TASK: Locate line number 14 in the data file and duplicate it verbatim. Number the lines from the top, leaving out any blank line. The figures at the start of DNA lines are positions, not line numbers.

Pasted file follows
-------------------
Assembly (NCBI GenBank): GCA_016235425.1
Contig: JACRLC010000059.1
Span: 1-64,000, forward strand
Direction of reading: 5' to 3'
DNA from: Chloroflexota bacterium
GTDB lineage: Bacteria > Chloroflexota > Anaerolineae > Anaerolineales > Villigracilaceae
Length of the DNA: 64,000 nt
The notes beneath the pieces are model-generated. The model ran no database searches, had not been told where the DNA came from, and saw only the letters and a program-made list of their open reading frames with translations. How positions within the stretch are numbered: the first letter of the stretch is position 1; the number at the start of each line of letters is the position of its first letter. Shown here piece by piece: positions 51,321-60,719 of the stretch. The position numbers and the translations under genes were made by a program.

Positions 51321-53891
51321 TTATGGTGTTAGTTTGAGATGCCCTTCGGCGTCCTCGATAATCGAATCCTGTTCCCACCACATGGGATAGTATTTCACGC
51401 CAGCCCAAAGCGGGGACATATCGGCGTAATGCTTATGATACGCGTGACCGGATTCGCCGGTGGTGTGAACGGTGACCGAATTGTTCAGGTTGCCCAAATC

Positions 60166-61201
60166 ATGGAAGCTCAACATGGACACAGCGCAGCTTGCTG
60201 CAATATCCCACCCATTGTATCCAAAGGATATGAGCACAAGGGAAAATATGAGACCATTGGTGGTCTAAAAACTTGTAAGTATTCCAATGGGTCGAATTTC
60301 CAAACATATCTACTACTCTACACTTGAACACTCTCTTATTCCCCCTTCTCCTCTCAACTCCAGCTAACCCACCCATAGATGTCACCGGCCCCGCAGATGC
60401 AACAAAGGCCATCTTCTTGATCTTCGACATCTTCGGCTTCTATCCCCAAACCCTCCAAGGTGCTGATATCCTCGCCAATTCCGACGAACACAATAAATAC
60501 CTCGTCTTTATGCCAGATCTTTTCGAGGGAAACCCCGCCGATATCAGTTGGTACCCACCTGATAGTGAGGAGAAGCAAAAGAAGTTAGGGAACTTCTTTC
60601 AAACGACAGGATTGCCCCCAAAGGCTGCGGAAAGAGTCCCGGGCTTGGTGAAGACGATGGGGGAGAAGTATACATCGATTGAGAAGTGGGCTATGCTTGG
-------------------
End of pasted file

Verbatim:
60201 CAATATCCCACCCATTGTATCCAAAGGATATGAGCACAAGGGAAAATATGAGACCATTGGTGGTCTAAAAACTTGTAAGTATTCCAATGGGTCGAATTTC